Nobody likes paying their credit card bill but nearly everyone likes the convenience, frequent flier points and instant gratification that they bring. That said, carrying a balance from month to month has gotten a lot more expensive. Rates on many cards have gone up with the maximum interest rate as high as 25.99% of your balance. (Now you know why credit card companies are doing so well.) On a $1,000 balance, that’s interest of $259.99 that you have to pay back.
Good strategies include, paying cash or using your debit card instead of credit, cutting up other cards so that you have just one (multiple cards can make it hard to keep track of increasing balances and how much you are really spending). Of course, the hardest (but one of the best strategies) is waiting and saving up for the purchase. Just sayin’.
Taking out a 401(k) loan
Loans at higher rates are bad, right? Well, that depends. When you are borrowing from yourself, the loan isn’t as bad. And that’s what a 401(k) loan is—a loan from yourself. Before rates went up, 401(k) loans could be had for 3.5-4.5%. Depending on your employer’s plan, those same rates are up around 8-9%. The big difference is that you are paying that interest back to yourself—and not a bank.
A 401(k) loan might be a good option instead of taking out a car loan from a bank or car dealer. Keep in mind that if you leave your employer for any reason after you have taken out a 401(k) loan, the entire balance must be paid back immediately. If you are unable to pay it back, the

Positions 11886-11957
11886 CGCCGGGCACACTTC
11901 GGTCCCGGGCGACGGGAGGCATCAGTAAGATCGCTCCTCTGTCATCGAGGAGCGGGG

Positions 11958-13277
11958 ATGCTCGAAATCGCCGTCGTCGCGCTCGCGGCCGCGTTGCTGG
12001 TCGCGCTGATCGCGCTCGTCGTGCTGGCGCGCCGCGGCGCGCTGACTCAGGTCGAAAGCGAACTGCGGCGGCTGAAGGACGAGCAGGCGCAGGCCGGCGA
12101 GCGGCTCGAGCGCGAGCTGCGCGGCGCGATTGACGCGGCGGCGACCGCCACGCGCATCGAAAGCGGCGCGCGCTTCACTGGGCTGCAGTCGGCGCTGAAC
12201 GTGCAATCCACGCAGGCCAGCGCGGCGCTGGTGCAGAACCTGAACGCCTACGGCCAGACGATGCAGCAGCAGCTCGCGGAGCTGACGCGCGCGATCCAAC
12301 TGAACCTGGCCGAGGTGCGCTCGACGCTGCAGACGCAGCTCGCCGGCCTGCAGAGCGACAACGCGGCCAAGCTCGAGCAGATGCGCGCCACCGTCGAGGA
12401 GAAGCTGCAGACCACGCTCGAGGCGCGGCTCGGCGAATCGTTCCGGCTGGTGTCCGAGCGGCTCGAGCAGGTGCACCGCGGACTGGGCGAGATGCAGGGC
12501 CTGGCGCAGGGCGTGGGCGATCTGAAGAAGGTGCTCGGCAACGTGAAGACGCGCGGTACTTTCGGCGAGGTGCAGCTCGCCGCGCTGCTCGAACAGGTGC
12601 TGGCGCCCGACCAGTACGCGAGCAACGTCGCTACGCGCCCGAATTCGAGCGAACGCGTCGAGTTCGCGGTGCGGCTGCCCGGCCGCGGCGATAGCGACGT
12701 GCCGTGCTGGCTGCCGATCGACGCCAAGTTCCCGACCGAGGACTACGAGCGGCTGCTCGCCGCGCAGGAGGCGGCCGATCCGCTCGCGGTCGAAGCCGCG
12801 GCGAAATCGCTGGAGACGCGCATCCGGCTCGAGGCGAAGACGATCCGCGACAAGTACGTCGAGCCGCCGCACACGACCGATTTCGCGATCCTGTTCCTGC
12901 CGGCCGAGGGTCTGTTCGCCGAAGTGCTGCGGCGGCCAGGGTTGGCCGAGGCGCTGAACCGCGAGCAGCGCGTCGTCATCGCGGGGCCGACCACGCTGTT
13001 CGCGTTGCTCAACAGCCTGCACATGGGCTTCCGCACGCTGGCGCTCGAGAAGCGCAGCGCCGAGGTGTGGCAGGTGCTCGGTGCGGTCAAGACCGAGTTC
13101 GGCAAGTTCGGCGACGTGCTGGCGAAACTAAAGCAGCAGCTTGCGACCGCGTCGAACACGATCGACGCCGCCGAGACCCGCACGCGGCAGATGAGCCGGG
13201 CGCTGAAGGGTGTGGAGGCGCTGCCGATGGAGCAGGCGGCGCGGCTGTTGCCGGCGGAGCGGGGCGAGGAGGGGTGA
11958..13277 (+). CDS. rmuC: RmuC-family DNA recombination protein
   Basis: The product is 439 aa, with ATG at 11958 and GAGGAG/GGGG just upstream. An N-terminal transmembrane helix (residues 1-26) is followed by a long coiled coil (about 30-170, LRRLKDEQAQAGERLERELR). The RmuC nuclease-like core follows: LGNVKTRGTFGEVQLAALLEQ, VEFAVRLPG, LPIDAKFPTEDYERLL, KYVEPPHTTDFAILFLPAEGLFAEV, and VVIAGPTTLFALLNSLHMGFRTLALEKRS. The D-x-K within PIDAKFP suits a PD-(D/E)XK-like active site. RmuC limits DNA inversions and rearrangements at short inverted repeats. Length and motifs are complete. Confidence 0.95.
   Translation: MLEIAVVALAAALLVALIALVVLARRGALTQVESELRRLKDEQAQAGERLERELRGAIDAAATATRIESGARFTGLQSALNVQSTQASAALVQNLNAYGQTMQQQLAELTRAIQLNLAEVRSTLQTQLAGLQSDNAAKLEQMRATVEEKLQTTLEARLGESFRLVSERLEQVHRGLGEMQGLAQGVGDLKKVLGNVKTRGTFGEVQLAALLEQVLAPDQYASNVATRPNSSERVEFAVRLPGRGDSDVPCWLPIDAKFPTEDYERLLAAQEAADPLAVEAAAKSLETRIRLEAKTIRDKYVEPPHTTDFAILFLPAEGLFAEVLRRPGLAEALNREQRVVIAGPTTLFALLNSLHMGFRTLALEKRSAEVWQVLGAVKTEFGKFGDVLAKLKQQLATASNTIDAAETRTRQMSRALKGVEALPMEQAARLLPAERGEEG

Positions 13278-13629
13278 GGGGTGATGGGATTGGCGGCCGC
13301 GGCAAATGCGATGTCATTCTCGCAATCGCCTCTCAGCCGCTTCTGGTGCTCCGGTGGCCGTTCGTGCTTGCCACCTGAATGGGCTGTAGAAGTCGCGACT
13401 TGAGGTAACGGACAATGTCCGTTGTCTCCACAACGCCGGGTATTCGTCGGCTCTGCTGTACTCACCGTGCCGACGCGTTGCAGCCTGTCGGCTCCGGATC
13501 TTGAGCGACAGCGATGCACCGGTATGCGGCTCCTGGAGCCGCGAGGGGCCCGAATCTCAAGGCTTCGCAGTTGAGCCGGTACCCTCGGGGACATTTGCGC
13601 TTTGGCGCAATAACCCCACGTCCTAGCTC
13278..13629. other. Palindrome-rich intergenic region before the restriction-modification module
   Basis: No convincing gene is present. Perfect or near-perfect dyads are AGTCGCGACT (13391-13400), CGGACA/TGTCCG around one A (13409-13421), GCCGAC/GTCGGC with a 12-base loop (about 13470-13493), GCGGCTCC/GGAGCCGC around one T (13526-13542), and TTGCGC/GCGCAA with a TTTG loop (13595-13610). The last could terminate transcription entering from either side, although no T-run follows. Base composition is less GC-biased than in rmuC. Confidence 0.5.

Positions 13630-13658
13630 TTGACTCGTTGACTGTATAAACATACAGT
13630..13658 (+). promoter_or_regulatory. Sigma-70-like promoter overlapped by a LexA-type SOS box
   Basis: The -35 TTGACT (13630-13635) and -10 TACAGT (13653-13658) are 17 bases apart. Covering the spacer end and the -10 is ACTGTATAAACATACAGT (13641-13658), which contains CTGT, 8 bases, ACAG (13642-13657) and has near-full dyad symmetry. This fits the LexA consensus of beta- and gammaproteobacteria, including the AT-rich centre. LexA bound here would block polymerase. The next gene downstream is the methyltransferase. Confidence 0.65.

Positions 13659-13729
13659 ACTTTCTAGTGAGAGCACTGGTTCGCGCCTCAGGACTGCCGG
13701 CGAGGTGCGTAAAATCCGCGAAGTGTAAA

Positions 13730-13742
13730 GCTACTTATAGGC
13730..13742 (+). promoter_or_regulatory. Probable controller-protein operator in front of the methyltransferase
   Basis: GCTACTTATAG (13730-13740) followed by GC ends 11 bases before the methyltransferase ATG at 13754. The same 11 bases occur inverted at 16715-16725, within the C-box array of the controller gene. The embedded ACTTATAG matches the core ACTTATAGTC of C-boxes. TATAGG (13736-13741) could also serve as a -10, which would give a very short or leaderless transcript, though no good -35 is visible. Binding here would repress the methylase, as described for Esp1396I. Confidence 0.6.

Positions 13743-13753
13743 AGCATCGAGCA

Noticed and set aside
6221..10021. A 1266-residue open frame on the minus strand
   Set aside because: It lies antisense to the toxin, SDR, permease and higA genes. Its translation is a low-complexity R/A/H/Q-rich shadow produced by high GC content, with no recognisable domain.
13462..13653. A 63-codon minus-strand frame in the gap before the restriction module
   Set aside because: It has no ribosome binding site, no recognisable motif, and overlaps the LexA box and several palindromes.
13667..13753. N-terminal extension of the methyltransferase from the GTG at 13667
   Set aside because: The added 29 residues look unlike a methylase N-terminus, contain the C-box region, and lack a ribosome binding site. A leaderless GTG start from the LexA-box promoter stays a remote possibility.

entire balance will be deemed a taxable distribution. In addition, if you are under age 59½, you’ll also have to pay a 10% penalty on top of the regular income tax. So, consider a 401(k) loan carefully.
Higher interest rates have changed what many of us have been used to for years—low rates and low-cost borrowing. With this new environment, we all must make changes to adapt.
Want to know the best way to take advantage of the higher rate environment? Give me a call. I’m here to help. You can schedule a quick call with me by clicking HERE.
Lyman H. Jackson
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· Reducing your tax bill for 2023 https://planwithfps.com/blog/reducing-your-tax-bill-for-2023
· What can I do with my excess cash? https://planwithfps.com/blog/what-can-i-do-with-my-excess-cash
· Selling your home? Understanding tax implications https://planwithfps.com/blog/selling-your-home-understanding-the-tax-implications
1Every person should have an Emergency Fund equal to at least 3-6 months or more of living expenses before tying up funds in any long term investment strategy or illiquid investment. Contact your financial planner/adviser to see what strategies make the most sense for your particular situation and goals.
Financial Planning Solutions, LLC (FPS) is a Registered Investment Advisor. FPS provides this blog for informational and educational purposes only. Nothing in this blog should be considered investment, tax, or legal advice. FPS only renders personalized advice to each client after entering into an advisory relationship. Information herein includes opinions and forward-looking statements that may not come to pass. Information is derived from sources believed to be reliable. Information is at a point in time and subject to change without notice. Such information may not be independently verified by FPS. Please see important disclosures link at the bottom of this page.